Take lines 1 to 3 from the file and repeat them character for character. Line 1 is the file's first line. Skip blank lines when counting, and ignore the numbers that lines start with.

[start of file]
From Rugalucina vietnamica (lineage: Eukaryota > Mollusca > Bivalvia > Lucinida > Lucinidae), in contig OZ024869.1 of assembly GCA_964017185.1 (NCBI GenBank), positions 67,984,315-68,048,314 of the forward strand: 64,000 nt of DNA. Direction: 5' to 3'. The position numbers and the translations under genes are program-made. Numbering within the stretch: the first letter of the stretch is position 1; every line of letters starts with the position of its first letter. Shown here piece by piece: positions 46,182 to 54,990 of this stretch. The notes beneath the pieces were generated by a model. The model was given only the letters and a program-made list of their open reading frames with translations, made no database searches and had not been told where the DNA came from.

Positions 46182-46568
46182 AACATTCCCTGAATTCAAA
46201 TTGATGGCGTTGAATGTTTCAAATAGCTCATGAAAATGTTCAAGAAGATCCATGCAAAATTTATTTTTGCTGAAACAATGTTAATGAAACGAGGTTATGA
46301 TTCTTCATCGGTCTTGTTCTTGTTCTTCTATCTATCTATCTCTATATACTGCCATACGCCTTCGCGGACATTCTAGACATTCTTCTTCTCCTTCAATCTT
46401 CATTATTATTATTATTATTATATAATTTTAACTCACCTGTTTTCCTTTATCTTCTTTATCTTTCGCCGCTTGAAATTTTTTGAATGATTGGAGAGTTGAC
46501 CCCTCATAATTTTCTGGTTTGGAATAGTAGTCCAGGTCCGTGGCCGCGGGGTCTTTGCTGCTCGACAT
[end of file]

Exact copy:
From Rugalucina vietnamica (lineage: Eukaryota > Mollusca > Bivalvia > Lucinida > Lucinidae), in contig OZ024869.1 of assembly GCA_964017185.1 (NCBI GenBank), positions 67,984,315-68,048,314 of the forward strand: 64,000 nt of DNA. Direction: 5' to 3'. The position numbers and the translations under genes are program-made. Numbering within the stretch: the first letter of the stretch is position 1; every line of letters starts with the position of its first letter. Shown here piece by piece: positions 46,182 to 54,990 of this stretch. The notes beneath the pieces were generated by a model. The model was given only the letters and a program-made list of their open reading frames with translations, made no database searches and had not been told where the DNA came from.

Positions 46182-46568
46182 AACATTCCCTGAATTCAAA